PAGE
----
Women with sleep disorders have a significantly higher risk to develop diabetes

Association between sleeping difficulty and type 2 diabetes in women

Literature - Li Y et al., Diabetologia 2016

Li Y, Gao X, Winkelman JW, et al.
Diabetologia 2016; published online ahead of print 2 February 2016


Inadequate or fragmented sleep in healthy young adults has been associated with impaired glucose regulation [1, 2]. Sleep disturbance negatively affects metabolism and has been associated with type 2 diabetes (T2DM) risk factors, such as obesity [3], hypertension [4] and depression [5], as well as with increased risk T2DM itself [6-7]. However it is not clear whether the observed associations are independent of health behaviours, other cardiovascular risk factors or other sleep disorders.
In this study, the association between sleeping difficulty and the risk of developing T2DM was examined, based on the extracted data from two independent cohorts of US women: the Nurses’ Health Study (NHS) [8] and NHSII [9]. Sleeping difficulty was defined as having difficulty initiating or maintaining sleep most of the time or all the time.
Data from 133,353 women were analysed with a follow-up of 10 years. Furthermore, the combined effect between sleeping difficulty and short sleep duration, frequent snoring, sleep apnoea and rotating shift work were assessed, and the extent to which the effects of sleeping difficulty on T2DM  are mediated through BMI, hypertension and depression was quantified.

Main results

• At baseline, 5.9% in NHS and 4.8% in NHSII of women reported sleeping difficulty.
• Women with sleeping difficulty had an increased risk of T2DM compared with women without sleeping difficulty, independent of a variety of risk factors. The multivariate-adjusted HR for T2DM comparing women with and without sleeping difficulty was:
  • 1.45 (95% CI: 1.33 - 1.58) after adjustment for lifestyle factors at baseline,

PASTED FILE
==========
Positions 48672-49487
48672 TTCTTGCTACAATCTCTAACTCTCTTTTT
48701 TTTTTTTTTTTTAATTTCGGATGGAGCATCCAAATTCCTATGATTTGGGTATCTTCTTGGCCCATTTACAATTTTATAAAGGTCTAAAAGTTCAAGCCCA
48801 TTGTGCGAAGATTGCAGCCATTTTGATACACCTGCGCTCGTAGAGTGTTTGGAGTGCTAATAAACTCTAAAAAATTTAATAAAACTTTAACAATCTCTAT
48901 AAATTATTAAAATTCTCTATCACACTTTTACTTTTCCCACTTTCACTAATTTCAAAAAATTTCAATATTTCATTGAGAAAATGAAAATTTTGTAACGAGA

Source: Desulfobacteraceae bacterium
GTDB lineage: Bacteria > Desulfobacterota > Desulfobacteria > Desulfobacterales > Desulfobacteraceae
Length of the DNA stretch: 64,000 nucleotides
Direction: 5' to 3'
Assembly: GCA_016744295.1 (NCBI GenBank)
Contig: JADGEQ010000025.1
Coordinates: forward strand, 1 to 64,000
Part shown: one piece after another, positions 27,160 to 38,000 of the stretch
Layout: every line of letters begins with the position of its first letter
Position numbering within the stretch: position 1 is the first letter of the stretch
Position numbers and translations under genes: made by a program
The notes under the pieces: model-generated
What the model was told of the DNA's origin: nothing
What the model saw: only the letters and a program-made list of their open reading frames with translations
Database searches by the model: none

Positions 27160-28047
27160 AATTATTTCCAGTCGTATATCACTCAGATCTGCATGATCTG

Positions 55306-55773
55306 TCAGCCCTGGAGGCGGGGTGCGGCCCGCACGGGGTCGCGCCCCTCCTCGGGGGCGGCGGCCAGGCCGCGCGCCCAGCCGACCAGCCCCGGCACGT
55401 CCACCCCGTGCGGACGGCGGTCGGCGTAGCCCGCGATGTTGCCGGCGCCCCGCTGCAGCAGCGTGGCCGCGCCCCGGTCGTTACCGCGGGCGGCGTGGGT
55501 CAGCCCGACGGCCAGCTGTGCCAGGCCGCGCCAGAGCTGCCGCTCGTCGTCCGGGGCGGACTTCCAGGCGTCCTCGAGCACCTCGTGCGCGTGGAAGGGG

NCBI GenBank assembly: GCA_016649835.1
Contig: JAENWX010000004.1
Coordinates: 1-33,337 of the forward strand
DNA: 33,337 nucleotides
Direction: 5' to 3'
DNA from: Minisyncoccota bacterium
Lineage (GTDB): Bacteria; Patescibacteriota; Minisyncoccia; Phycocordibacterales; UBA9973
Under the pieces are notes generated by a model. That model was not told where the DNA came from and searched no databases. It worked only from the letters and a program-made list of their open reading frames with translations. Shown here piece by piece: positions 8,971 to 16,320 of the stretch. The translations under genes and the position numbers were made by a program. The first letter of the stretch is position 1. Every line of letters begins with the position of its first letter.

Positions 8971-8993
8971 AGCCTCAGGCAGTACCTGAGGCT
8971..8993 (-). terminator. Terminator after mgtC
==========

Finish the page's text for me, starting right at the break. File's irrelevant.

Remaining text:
• 1.22 (95% CI: 1.12 - 1.34) after further adjustment for hypertension, depression and BMI
• A significant interaction was observed between sleeping difficulty and shift work for risk of T2DM
(P for multiplicative interaction = 0.08, P for additive interaction= 0.04)
   The multivariate-adjusted HRs
  • of shift work only was 1.27 (95% CI: 1.14 - 1.42),
  • of sleeping difficulty only was 1.40 (95% CI: 1.23 - 1.59)
  • of both conditions was 2.30 (95% CI: 1.78 - 2.96)
   as compared with women without sleeping difficulty and never shift work
• Women who reported all four sleep conditions (sleeping difficulty, frequent snoring, sleep duration ≤6 h and sleep apnoea in NHS or rotating shift work in NHSII) had more than a fourfold increased likelihood of T2DM (HR 4.17, 95% CI: 2.93 - 5.91)


In 2 large independent cohorts of females, sleeping difficulty, defined as having difficulty initiating or maintaining sleep most of the time or all the time, was significantly associated with T2DM. While this finding can be partially explained by associations with hypertension, BMI and depression symptoms, it was very powerful when combined with other sleep disorders. These findings support the need to manage sleep disturbance in the context of T2DM prevention.

Find this article online at Diabetologia


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